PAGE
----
What is Tinnitus?

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Tinnitus is the name given to the condition of noises ‘in the ears’ and/or ‘in the head’ with no external source. Tinnitus noises are described variously as ringing, whistling, buzzing and humming.

The noise/s may be heard in one ear, both ears or in the middle of the head or it may be difficult to pinpoint its exact location. The noise may be low, medium or high-pitched. There may be a single noise or two or more components. The noise may be continuous or it may come and go.

What causes tinnitus?

Tinnitus is not a disease or an illness, it is a symptom generated within a person’s own auditory pathways. Although it is often assumed that tinnitus occurs as a result of disease of the ears, this is often not the cause. The precise cause of tinnitus is still not fully understood but is usually associated with some hearing deficits. Damage caused to the hearing nerve in the inner ear is one of the most commons causes of tinnitus. Listening to loud noises such as music from an ipod, heavy machinery, and firearms can also cause tinnitus. There is no way to cure tinnitus and age can be another factor that plays a role in the onset of tinnitus symptoms.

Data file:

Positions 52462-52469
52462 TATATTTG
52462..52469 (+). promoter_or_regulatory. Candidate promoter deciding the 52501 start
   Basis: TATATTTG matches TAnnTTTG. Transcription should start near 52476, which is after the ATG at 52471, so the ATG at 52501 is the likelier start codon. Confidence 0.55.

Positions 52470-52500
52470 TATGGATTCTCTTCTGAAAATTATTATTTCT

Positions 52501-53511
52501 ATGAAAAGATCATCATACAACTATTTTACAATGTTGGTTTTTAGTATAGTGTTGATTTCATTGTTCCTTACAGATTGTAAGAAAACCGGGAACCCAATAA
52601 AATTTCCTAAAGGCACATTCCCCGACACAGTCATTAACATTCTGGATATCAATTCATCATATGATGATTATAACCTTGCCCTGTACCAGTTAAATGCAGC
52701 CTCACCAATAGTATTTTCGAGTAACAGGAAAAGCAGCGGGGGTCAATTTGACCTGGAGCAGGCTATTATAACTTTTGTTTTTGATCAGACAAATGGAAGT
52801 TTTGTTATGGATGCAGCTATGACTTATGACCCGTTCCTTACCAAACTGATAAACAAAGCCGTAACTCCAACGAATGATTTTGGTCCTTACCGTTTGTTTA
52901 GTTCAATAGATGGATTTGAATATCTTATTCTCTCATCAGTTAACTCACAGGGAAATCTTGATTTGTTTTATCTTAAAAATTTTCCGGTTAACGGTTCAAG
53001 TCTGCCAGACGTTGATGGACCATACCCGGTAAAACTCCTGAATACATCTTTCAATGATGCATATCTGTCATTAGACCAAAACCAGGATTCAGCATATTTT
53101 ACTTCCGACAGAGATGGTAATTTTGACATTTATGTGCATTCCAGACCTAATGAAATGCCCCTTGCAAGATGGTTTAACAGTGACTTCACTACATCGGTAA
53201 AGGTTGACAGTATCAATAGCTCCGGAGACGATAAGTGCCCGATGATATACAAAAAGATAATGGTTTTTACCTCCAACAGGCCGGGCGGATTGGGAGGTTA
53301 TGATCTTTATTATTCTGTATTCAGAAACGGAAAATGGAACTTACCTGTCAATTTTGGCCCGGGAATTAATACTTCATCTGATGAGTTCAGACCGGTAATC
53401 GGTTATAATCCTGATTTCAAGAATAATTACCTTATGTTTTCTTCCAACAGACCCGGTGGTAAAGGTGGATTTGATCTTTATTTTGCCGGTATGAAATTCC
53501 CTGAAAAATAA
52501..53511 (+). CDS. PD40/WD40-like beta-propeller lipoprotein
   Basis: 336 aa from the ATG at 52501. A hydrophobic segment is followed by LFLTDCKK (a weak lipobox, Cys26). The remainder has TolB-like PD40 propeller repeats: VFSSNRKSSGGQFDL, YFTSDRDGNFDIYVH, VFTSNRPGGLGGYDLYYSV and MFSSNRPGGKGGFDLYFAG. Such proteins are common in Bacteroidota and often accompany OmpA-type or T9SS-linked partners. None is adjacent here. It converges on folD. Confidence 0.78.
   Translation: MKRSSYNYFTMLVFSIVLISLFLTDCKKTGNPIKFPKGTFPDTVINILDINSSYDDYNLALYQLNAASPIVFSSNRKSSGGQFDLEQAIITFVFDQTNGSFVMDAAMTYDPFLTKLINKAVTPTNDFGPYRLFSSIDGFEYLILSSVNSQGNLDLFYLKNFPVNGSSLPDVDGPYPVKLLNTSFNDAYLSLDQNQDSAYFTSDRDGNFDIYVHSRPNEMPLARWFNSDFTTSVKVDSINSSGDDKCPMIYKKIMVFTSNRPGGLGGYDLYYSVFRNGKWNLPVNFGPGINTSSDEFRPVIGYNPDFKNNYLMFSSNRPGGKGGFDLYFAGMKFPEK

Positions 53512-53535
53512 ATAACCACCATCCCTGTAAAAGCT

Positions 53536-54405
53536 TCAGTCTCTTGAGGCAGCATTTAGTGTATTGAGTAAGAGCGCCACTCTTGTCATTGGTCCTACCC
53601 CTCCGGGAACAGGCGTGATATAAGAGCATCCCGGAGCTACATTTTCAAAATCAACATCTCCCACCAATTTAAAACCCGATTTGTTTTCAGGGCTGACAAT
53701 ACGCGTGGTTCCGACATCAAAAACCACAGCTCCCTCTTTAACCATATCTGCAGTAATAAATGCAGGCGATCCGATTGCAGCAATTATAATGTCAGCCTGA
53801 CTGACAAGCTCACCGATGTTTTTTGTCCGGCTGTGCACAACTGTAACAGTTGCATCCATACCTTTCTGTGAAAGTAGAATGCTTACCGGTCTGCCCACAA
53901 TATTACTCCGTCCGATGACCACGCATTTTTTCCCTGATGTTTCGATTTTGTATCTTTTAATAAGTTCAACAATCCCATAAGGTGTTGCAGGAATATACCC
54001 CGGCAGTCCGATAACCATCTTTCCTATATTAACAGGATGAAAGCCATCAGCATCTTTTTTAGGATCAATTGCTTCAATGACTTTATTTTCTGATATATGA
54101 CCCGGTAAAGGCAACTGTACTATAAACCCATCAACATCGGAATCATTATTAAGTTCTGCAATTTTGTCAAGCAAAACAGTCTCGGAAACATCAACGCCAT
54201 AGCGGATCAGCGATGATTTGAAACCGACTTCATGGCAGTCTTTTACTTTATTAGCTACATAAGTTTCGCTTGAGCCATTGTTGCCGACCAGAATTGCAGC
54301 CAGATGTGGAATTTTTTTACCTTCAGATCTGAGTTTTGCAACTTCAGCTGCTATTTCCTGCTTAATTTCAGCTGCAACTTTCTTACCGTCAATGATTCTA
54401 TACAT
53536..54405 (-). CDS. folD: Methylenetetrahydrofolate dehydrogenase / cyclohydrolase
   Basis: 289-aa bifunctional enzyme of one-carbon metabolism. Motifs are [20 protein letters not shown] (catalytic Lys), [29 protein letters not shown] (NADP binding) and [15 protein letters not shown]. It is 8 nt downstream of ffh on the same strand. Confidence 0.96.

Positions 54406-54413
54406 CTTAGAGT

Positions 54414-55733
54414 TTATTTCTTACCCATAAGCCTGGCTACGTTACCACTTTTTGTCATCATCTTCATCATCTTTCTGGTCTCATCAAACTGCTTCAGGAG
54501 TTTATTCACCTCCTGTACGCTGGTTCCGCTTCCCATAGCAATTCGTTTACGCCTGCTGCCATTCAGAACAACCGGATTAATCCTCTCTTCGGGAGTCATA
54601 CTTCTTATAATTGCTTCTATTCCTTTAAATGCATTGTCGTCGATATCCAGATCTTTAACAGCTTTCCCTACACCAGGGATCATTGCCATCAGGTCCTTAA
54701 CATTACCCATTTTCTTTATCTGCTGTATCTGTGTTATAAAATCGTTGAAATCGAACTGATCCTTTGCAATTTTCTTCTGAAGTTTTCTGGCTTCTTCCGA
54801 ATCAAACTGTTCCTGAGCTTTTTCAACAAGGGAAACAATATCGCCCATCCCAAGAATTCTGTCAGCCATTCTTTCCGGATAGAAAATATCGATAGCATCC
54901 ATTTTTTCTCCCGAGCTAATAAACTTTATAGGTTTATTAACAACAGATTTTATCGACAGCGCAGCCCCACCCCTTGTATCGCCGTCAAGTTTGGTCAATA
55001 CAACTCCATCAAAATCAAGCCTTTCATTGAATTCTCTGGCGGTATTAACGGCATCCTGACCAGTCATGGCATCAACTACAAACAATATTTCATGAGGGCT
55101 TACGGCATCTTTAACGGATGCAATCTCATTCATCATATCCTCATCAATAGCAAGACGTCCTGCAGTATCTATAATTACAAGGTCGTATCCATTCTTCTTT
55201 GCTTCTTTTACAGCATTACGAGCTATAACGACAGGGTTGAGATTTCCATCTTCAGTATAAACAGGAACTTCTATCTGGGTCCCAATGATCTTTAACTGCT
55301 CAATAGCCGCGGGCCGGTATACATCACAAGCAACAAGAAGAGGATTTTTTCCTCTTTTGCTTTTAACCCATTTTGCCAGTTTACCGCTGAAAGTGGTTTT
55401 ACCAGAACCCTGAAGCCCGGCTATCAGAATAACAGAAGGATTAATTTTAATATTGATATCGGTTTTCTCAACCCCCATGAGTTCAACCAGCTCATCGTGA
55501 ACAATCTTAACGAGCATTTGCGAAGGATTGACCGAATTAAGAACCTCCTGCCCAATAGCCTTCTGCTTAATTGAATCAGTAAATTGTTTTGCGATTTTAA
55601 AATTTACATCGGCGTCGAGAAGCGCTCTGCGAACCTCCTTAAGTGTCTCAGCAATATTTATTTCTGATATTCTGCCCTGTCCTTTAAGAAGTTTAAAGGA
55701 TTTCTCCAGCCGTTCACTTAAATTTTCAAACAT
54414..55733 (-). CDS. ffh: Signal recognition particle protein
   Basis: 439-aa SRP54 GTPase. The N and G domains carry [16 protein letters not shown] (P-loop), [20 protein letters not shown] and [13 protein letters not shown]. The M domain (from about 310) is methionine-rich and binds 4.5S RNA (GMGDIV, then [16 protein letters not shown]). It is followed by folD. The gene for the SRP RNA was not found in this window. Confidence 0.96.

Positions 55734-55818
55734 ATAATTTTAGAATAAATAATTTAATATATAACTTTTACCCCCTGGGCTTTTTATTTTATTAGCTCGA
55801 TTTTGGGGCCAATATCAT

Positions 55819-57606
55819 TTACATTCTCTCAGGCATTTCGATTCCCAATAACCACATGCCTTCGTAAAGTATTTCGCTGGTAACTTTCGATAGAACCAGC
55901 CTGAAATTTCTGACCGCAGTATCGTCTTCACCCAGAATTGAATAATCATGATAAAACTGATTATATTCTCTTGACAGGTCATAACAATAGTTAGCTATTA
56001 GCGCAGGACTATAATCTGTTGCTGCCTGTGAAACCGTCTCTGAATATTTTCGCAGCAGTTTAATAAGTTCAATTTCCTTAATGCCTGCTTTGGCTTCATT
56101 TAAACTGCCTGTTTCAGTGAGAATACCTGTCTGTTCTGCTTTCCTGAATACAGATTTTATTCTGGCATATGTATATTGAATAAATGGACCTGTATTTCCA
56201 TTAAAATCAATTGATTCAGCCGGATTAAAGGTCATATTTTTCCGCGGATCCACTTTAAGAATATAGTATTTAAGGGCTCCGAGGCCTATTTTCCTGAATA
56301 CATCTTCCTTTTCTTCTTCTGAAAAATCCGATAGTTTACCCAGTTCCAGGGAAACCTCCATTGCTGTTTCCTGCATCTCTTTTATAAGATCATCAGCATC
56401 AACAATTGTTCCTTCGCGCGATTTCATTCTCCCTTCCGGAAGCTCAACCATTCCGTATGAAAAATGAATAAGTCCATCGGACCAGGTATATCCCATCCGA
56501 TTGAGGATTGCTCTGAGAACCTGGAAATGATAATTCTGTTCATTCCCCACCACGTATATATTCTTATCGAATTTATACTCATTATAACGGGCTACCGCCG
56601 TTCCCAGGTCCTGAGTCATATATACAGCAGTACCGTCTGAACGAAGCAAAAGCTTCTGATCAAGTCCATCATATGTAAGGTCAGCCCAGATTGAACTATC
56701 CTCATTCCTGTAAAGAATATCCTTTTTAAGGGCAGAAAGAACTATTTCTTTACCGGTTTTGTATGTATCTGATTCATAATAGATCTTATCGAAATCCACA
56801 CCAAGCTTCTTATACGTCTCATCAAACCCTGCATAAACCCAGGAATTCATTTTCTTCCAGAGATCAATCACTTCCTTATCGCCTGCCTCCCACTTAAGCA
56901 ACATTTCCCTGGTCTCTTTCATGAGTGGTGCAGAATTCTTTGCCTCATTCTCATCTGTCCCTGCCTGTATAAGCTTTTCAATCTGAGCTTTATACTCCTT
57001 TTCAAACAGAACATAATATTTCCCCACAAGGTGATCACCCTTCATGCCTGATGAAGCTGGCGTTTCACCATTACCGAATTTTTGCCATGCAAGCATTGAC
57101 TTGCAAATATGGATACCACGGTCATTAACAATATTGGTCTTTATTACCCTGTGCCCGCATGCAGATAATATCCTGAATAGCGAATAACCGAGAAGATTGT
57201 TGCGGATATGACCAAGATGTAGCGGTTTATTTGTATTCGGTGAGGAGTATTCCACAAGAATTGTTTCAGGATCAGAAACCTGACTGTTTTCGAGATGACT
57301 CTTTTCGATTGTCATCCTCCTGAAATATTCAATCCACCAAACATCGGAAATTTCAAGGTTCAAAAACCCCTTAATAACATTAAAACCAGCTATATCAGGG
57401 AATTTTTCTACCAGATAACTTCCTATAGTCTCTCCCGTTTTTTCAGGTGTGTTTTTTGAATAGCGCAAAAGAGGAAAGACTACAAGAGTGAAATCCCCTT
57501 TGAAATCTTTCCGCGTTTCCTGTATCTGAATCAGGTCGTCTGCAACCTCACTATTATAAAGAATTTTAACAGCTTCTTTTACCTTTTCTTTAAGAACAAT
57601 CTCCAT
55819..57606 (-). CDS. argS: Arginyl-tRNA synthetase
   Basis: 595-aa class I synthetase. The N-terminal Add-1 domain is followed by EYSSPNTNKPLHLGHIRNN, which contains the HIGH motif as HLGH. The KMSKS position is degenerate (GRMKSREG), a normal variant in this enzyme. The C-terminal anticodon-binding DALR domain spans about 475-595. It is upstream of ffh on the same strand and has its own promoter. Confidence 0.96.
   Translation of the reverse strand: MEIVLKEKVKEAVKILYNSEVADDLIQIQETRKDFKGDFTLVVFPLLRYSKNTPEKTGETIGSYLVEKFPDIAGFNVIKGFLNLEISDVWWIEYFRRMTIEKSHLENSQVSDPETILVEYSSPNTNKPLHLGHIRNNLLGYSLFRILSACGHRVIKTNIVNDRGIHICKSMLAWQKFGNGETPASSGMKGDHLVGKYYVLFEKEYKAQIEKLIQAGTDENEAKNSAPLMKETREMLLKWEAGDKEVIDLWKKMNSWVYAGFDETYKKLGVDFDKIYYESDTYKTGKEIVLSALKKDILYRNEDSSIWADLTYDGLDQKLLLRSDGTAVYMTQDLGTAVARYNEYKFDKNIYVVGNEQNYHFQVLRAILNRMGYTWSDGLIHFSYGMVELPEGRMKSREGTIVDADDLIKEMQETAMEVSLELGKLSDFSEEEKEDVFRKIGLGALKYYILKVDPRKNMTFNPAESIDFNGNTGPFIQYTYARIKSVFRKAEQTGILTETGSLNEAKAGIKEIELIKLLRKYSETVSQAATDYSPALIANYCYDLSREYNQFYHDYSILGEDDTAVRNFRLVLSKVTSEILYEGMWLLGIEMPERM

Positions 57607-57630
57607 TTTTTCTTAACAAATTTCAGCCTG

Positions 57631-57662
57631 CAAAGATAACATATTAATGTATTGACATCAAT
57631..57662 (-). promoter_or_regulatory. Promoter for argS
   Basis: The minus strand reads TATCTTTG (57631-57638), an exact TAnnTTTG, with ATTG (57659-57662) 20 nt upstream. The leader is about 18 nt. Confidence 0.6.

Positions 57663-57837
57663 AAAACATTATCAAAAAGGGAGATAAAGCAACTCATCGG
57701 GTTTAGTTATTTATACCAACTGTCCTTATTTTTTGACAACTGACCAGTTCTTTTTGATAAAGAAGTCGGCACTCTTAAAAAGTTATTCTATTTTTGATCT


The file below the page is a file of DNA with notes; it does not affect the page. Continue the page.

Who gets tinnitus?

Experiences of tinnitus are very common in all age groups, especially following exposure to loud noise, however, it is unusual for it to be a major problem. There is a widely held misconception that tinnitus is confined to the elderly, but various studies have shown that it can occur at any age, even quite young children. Mild tinnitus is common – about 10 per cent of the population have it all the time and, in up to one per cent of adults, this may affect the quality of their life.

Who’s at Risk?

 

Many professions and activites can put you at risk for getting tinnitus. People around loud industial noise, such machinists, airport workers, military personnel & carpenters are all at risk. Activities such as listening to loud music, whether on an mp3 player, at a concert, or in a nightclub can also put you in the at-risk category.

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